How Green Was My Valley

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How Green Was My Valley

How Green Was My Valley

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But for some bizarre reason Marged never recovered from his rejection, even when she got married to Gwilym (who she knew better and had far more of a bond with).

I have often wondered whether the trouble in our family could have happened in my father had gone walking with the other boys as he did with me. I think this is an important book, in company with Dickens bringing poverty and hardship to public attention. If you are a keen student of nostalgia and how the past is explored in literature, I strongly recommend How Green Was My Valley. When I drove there as a young US Air Force Lieutenant on a holiday they were beautiful scenery, lovely to look at and photograph.I found this book to be very atmospheric with beautiful passages of quote-worthy prose and really enjoyed the Welsh dialect. Even the other characters were wonderful (my favourites, apart from the Morgans were Dai Bando and Cyfartha, they were hilarious especially the scene in the school room). I guess that's it, though: it's nostalgic and sentimental and it lets the reader feel all weepy about industrialised Wales, without anger or overt political leanings.

Stanley Baker and Sian Phillips were Mr,Mrs Morgan,who had a loving and richly warm family life in the coal mining valley. My sister gave me her copy of this book in a big sack of books and snacks and magazines the morning my husband and I set out to drive across the country, moving to Delaware from Utah. It's one of the most popular of the Welsh books I've read -- the one whose popularity has been most enduring, anyway -- and it's hard to understand why, when comparing the cloyingly nostalgic and sentimental story here to the vivacious and real work of Jack Jones and even Caradoc Evans. It's hard to say much about the book without giving the story away which I don't appreciate so I won't. I know Richard Llewellyn wasn't Welsh, but that doesn't take anything away from the story he has told us.Amidst the ongoing tug-of-war between the workers and the mine owners, the reader is shown the human drama in the Morgan family. I touched on the theme of loss at the beginning of this review and that is exactly the dominant feeling I had as I turned the last page of this book.

The best parts are in the first half of the book as a man looks back at his childhood in a once-green valley. I remember my parents had a copy of it on their shelves decades ago, though I was never tempted to read it then, I might be now. Huw’s father is the centre of his life, even though he fundamentally disagrees with the actions of his own sons towards unionising, and, appropriate for a review published on Mother’s Day, you can only feel sorry for his poor mother, though she has her own flashes of temper and giddiness, as she is forced to watch her children leave, not able to understand the map of their travels she’s shown. Companies today give great lip service to saving the environment while trading in air pollution waivers and similar. There's no plot here, it's a series of episodes or vignettes in the life of young Huw, growing up in a mining town in Wales.Now watch the clock and every fifteen minutes pour in a noggin of brandy, and with the first a pint of home-brewed ale. What I liked most about it all was while it dealt with all manner of grave issues from unrequited love (or rather in most cases, love stories doomed for one reason or another) to bullying and violence in school and the conditions and troubles in the mining industry, much of it is done fairly subtly—be it the conflicts or tensions, griefs or heartbreak, or even the moments of joy. The radicalization of the workers–today’s political climate is either far left or far right, and then, too, we have the “Great Resignation” going on which is very radical indeed.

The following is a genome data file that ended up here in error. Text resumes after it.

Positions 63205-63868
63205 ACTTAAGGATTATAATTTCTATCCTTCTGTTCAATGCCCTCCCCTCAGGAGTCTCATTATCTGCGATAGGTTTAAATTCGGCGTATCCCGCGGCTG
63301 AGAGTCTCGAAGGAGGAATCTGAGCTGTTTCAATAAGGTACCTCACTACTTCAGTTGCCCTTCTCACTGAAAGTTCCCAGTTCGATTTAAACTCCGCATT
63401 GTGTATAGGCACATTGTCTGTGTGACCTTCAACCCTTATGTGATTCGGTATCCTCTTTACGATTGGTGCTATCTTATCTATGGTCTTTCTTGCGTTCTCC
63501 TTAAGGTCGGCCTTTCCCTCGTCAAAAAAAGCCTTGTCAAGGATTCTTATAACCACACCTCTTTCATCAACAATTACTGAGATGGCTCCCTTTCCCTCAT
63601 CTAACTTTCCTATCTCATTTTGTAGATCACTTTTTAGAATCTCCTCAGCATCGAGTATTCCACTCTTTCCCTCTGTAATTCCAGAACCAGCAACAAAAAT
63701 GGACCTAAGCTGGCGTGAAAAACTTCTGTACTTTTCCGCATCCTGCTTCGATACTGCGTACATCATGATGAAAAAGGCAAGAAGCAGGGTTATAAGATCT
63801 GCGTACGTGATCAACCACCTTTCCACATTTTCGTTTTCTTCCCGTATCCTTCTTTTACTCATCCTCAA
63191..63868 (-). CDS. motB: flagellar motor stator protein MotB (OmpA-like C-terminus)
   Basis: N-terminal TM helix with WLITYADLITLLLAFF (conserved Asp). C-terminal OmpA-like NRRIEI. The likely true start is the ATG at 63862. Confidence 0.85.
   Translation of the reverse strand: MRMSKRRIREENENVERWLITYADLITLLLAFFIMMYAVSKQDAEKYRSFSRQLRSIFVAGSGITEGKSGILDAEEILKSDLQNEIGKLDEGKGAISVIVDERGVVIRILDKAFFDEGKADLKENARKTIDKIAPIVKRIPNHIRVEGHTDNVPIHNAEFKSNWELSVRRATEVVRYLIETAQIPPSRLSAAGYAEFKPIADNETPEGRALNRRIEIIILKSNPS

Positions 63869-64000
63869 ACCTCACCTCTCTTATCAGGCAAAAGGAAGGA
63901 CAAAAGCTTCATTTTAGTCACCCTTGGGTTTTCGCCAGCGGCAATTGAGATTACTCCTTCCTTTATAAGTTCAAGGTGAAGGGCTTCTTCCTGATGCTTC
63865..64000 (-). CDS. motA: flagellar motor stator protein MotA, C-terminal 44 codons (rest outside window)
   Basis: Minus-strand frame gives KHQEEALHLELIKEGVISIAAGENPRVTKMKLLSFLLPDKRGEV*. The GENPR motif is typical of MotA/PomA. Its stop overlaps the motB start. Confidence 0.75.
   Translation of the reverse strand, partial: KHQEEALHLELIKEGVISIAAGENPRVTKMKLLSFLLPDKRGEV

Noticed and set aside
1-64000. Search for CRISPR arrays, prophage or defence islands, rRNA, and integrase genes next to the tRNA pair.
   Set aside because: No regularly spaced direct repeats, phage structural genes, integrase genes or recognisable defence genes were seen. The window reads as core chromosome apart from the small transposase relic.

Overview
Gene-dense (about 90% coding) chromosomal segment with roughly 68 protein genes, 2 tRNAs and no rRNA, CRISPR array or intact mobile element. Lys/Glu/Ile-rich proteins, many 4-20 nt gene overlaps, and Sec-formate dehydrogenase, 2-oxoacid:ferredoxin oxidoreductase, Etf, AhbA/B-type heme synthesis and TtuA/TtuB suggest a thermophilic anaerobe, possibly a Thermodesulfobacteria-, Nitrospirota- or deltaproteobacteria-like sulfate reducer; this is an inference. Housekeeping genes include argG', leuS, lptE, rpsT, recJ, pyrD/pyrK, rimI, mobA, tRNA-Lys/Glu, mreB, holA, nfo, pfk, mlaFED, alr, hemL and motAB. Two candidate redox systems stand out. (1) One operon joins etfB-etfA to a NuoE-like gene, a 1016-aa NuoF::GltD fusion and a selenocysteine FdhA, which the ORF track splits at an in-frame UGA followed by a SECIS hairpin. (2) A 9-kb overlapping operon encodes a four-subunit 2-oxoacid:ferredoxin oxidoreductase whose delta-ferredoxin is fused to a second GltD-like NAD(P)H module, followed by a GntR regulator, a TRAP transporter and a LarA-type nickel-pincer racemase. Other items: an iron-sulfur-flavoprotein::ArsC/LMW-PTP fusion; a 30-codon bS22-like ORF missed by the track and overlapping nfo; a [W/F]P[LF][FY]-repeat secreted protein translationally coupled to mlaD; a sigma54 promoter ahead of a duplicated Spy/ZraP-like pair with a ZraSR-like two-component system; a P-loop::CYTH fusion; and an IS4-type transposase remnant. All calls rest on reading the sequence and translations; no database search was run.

Bronwen, sister-in-law: A gentle character to whom Huw goes when he is troubled or wants to learn information that the adults hold from him. Unfortunately, I never felt fully invested in the characters or engaged in the story which made it difficult to pick back up when there are so many other books whispering my name. As Huw grows, so does the vast heap of mine tailings--slag mountains that tower over the town, pressing in relentlessly on his home, the refuge that he and his family love so well. Growing up in a mining community in rural South Wales, Huw Morgan is taught many harsh lessons - at the kitchen table, at Chapel and around the pit-head.

Told in alternating passages between the present and the past, the man and the boy, the narrative incorporates the reader in such a way that it becomes almost immediately painful to contemplate your inevitable extraction from it all at the end. Not just because they have so much to teach us, not just because of all the world's history they contain, but just to remind us of what we have lost, and what we'll lose still. Gwil and Beth's relationship was beautiful though, the love they had for each other was so pure and sweet. I have to admit that I remember the sad sections, not the humorous ones — but knowing these are there makes me eager to reread, despite the book’s length.

  • Fruugo ID: 258392218-563234582
  • EAN: 764486781913
  • Sold by: Fruugo

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